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RBS: the taste of things to come

Retail banks are perceived to be in a pole position to take advantage of the new regulatory arrangements, if only by default.

By Hal Austin | Published Jun 20, 2012 | comments

The decision by the partly state-owned Royal Bank of Scotland to cut its advisory arm, is but a sign of things to come.

As we approach the implementation of the retail distribution review, banks, life offices and financial advisers must decide how best to meet the various requirement of the regulatory changes, while at the same time putting their clients/customers first.

However, given the odium with which banks are held by the general public, even if they are held in high esteem by those in Whitehall and Canary Wharf, the reality is that retail banks are perceived to be in a pole position to take advantage of the new regulatory arrangements, if only by default.

High street banks have a massive database of account holders and a pretty good idea of their financial positions.

It is simply incontestable that the obsession with remuneration, which is at the heart of the RDR, will drive the mass affluent – moderately paid people – further in to the arms of the banks for the simple reason that they will be reluctant to pay fees, however this is paid.

But, understandably, they will still be in need of basic investment and saving vehicles, including pensions, Isas, National Savings & Investments products, and whatever collective vehicles come on the market.

Over and above doing their primary research online and self-educating, most of these people unfortunately will inevitably go to manufacturers offering direct sales products – and the dominant players in this market, given the present business models of rivals, will almost certainly be the banks.

The expectation was, that, unlike financial advisers, banks would take advantage of this massive database and their high street presence to maximise their offerings to their customers.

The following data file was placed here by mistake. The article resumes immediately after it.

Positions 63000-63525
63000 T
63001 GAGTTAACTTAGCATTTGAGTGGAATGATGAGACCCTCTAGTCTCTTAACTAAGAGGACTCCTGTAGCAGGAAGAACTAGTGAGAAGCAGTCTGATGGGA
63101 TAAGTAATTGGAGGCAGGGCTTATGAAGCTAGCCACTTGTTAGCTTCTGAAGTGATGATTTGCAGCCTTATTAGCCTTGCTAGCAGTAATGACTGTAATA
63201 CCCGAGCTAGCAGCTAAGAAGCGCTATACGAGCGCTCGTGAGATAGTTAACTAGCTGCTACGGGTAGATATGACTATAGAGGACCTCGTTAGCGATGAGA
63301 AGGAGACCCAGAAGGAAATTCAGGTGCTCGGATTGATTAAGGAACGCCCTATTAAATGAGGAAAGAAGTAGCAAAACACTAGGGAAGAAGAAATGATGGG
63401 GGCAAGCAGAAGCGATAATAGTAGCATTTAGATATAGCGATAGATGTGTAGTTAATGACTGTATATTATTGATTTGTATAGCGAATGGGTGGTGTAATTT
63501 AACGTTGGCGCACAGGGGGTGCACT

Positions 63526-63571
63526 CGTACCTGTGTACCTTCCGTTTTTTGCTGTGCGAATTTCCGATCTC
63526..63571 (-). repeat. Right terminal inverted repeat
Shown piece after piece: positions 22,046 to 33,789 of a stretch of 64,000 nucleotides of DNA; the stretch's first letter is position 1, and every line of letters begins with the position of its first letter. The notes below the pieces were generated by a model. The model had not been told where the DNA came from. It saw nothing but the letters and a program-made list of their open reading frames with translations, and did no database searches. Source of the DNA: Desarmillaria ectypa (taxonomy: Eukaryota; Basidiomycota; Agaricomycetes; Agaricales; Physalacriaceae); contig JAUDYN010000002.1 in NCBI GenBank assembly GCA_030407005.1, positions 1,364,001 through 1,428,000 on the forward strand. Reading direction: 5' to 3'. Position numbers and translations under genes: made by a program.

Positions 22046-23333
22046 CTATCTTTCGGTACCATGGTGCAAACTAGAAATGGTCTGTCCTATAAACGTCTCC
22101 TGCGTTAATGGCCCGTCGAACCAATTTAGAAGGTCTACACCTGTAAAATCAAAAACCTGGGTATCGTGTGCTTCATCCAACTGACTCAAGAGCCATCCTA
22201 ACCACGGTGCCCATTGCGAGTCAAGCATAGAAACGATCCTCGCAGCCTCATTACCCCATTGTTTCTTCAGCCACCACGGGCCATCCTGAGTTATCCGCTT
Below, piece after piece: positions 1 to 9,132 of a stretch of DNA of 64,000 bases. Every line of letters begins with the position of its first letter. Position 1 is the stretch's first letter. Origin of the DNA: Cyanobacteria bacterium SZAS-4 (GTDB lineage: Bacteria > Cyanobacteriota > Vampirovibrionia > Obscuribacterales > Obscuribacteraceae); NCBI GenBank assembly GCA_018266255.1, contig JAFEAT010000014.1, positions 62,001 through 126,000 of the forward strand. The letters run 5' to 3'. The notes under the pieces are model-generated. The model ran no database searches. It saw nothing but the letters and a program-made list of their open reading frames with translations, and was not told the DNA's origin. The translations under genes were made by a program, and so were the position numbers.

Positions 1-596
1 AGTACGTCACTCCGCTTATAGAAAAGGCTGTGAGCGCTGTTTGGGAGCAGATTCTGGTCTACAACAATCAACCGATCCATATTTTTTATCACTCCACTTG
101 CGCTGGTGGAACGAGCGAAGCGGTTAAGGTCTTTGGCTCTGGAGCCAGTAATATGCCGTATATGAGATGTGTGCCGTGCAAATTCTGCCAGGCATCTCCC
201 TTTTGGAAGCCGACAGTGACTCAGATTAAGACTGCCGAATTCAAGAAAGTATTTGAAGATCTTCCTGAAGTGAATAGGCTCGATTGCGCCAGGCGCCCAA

Logic, of course, suggests that these big manufacturers will be more interested in their returns on investments than the actual needs of customers while financial advisers’ only objective would be providing financial advice to their clients for the short, medium and long-term.

From protection to making adequate provisions for their families, financial advisers’ sole focus will be advising their clients about the right and proper ways of meeting their individual and family obligations for every stage in their lives.

Of course, this is not a priority for the banks, and those which think they may face an intense challenge post-January 2013, are rightly going back to the drawing boards and working on new business plans.

RBS may just be the latest to reduce its advisory arm, but HSBC, Lloyds and Barclays have all taken similar steps.

Watch this space.

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Our Columnists

Hal Austin

Hal is editor of Financial Adviser and has been for more than a decade. He has previously worked on a number of local and national publications.

Ashley Wassall

Ashley is editor of FTAdviser and writes on all areas of retail finance. Previously supplements editor at Money Management and editor of a European private equity publication.

John Kenchington

John is editor of Investment Adviser and has written about investments for several years. He has worked at titles including City AM and was recently named in the MHP 30 To Watch list of up-and-coming media names.

Jon Cudby

Jon is editor of Money Management and has 12 years' experience covering retail personal finance. In 2005, Jon was launch editor of FTAdviser and most recently he was head of online content for Incisive Media's financial services titles.

Tony Hazell

Tony is a freelance financial journalist, having been editor of Money Mail at the Daily Mail for a number of years. He has been writing a column in Financial Adviser since 2005.

John Lappin

John is a weekly contributor to Investment Adviser with 15 years’ experience in financial journalism and 10 years writing on the IFA sector. He was formerly editor of an IFA trade magazine.

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